Leap Seconds Get A Three Year Reprieve
An attempt to eliminate leap seconds and permanently change how time is measured has been postponed until 2015 by the International Telecommunications Union.
ITU Radio-communication Assembly delegates on Thursday were unable to come to an agreement on whether to stop adding leap seconds to the world´s atomic clocks to keep them synchronized with Earth´s rotational cycles.
The ITU will now spend the next three years conducting further studies “to ensure that all the technical options have been fully addressed” and to hold further discussions with its members.
The measure to eliminate leap seconds has been supported by leaders from the US, Canada, Japan, Mexico, France and Italy, while Germany and the UK strongly opposed such actions. Other member states said they would like to see more investigating before a decision is made.
Discussions at the ITU meeting “revealed a heightened degree of interest that has not previously existed on this issue,” Richard C. Beaird, a State Department official who led the American delegation, told NY Times in a statement.
Because no accord was reached among the delegates, the ITU — part of the United Nations — sent the issue back to a panel of experts for further study, said Beaird, adding that a revised proposal will be introduced no earlier than 2015.
He added that the delay was “a significant step forward” and that the burst of interest in leap seconds “should allow for a decision that will have the widest possible backing.”
The ITU in a statement said its Secretary-General, Hamadoun TourÃ©, considered the move to postpone the decision would “ensure that all stakeholders have been adequately associated with a step which will clearly influence our future.”
Introduced in 1971, leap seconds keep the Coordinated Universal Time (UTC) accurate; UTC is measured using the rotation of the planet and super-accurate International Atomic Time (TAI). Because Earth´s spin is continually slowing down, leap seconds are added every so often to bridge the gap between the atomic clocks and the time according to the planet´s rotation.
Supporters of the measure to assassinate leap seconds argue that they are unworkable in the long-term and are an unnecessary addition for systems relying on precise time measurements.
Vincent Meens, who headed the ITU group recommending the removal of leap seconds, said not having to introduce leap seconds every few years would give us “a more standard time than the one we have today.” He told reporters at the meeting that time is “very, very important for synchronization of all the radio communications systems. For instance, a lot of systems are using GPS time just to synchronize themselves and that would be very important for everybody to have the same time,” referring to satellite navigation systems.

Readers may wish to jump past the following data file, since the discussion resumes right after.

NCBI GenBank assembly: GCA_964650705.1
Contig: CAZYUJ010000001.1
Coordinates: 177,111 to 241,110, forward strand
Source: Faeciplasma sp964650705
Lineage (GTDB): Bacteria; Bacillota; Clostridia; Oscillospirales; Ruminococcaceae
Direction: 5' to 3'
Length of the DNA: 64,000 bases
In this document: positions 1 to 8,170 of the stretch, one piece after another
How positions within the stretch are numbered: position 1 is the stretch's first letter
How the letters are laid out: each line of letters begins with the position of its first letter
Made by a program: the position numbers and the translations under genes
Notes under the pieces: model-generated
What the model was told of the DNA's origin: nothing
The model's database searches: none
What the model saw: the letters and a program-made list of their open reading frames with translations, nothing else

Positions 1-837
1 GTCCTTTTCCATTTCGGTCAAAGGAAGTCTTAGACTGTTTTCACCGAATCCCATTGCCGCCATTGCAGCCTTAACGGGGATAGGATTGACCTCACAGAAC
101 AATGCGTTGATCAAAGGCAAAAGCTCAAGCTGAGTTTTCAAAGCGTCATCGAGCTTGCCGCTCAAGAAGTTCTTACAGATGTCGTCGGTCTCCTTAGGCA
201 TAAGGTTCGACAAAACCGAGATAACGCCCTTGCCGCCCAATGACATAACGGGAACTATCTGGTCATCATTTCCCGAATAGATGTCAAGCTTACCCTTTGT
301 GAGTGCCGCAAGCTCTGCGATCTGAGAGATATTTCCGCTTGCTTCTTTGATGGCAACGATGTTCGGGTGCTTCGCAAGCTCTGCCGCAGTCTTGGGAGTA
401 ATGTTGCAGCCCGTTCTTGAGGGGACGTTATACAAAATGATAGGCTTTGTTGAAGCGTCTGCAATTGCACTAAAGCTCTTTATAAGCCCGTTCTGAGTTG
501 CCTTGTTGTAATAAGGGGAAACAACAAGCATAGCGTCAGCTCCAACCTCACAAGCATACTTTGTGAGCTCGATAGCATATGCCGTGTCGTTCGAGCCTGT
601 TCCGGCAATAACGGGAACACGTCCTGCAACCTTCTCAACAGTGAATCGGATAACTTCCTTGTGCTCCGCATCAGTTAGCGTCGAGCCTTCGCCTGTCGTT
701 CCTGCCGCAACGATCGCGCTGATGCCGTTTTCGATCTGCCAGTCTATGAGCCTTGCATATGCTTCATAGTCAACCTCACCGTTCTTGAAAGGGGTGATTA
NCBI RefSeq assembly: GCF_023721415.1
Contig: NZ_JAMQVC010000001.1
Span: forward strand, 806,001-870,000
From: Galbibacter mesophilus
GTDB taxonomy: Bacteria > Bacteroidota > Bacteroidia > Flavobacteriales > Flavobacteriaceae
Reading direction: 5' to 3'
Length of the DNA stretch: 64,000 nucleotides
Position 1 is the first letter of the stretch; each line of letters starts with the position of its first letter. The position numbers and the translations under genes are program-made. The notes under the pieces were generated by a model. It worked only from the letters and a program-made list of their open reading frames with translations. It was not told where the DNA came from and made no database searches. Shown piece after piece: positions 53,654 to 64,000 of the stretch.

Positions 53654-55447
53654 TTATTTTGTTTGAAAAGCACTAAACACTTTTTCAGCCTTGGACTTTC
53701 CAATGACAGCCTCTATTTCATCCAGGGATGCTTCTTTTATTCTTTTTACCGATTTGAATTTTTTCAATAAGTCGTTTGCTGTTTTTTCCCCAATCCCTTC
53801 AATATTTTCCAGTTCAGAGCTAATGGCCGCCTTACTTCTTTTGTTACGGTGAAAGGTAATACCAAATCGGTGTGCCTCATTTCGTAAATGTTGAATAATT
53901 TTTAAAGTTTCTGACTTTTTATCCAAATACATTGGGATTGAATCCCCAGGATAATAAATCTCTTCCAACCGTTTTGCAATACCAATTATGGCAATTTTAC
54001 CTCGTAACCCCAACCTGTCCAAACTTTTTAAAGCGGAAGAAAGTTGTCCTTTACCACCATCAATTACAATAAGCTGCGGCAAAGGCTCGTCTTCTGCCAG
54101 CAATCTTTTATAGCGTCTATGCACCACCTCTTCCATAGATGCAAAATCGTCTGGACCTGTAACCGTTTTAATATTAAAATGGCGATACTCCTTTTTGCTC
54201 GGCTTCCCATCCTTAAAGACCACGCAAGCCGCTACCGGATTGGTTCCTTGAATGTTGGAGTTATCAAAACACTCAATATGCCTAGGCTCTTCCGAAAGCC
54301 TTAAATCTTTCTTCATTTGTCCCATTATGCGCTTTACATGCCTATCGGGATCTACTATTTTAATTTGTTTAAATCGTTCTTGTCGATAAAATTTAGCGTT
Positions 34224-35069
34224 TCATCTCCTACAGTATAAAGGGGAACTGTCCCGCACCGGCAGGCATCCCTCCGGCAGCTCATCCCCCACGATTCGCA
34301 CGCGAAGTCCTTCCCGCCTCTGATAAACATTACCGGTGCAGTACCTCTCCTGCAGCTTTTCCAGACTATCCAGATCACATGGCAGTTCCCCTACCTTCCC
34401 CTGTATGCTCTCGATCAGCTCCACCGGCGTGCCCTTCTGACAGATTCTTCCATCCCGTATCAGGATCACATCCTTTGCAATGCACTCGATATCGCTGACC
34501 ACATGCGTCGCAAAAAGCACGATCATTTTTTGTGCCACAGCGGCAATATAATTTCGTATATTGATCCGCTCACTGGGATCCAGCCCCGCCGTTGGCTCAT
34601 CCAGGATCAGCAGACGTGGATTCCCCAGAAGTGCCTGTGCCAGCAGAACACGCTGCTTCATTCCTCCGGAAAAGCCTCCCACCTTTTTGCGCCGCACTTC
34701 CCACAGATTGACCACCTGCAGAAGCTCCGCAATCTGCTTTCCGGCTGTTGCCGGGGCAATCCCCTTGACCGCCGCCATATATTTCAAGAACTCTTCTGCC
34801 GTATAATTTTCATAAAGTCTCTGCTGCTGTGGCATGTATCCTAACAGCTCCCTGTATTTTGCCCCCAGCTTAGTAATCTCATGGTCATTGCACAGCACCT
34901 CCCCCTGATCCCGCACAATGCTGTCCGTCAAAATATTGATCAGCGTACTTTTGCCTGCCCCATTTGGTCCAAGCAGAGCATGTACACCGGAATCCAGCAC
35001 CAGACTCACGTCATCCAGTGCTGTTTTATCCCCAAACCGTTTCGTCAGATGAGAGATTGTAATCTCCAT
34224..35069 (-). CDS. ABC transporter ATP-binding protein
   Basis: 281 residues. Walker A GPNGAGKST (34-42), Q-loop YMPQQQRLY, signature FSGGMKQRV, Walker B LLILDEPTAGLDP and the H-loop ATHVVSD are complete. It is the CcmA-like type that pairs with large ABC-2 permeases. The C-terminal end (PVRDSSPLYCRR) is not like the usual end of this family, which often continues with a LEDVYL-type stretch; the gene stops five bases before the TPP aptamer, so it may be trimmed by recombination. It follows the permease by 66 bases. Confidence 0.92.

Stopping their systems for the length of a heartbeat every few years is disruptive and potentially dangerous, added Elisa Felicitas Arias, director of the time department at the Paris-based International Bureau of Weights and Measures.
“You can make a dramatic error if, for example, you are trying to land an aircraft,” she told the Associated Press (AP), noting that rocket launches, too, are never scheduled on days when a leap second might occur. “This is something we are trying to correct.”
“Most of the people who operate time services favor discontinuing leap seconds,” Judah Levine, a physicist at the National Institute of Standards and Technology in Boulder, Colorado, told AP. “The main problem is that the leap second is usually implemented by stopping the clock for one second. However, the world doesn´t stop.”
Opponents of disabling leap seconds claim there is a lack of solid evidence to suggest that serious problems can occur by adding a second to the world´s atomic clocks. They further counter that computers can easily cope with delaying time for a brief moment.
Decoupling UTC from the rotation of the Earth would bring to an end a millennia of telling time using the spin of the Earth as it orbits the Sun.
The ITU said eliminating leap seconds would also eliminate the need for what it calls “specialized ad-hoc time systems.” It did say, however, that it may have “social and legal consequences when the accumulated difference between UT1 – Earth rotation time – would reach a perceivable level – two to three minutes in 2100 and about 30 minutes in 2700.”
P. Kenneth Seidelmann, a University of Virginia professor who has argued in favor of leap seconds, said he is pleased with the postponement. The study panel had been working on this measure for more than a decade without reaching consensus. “What are they going to accomplish in the next three?” he asked.
Over the past 40 years, 34 seconds have been added to UTC. The last leap second occurred in 2008. The next one will be added to clocks this year at the end of June.
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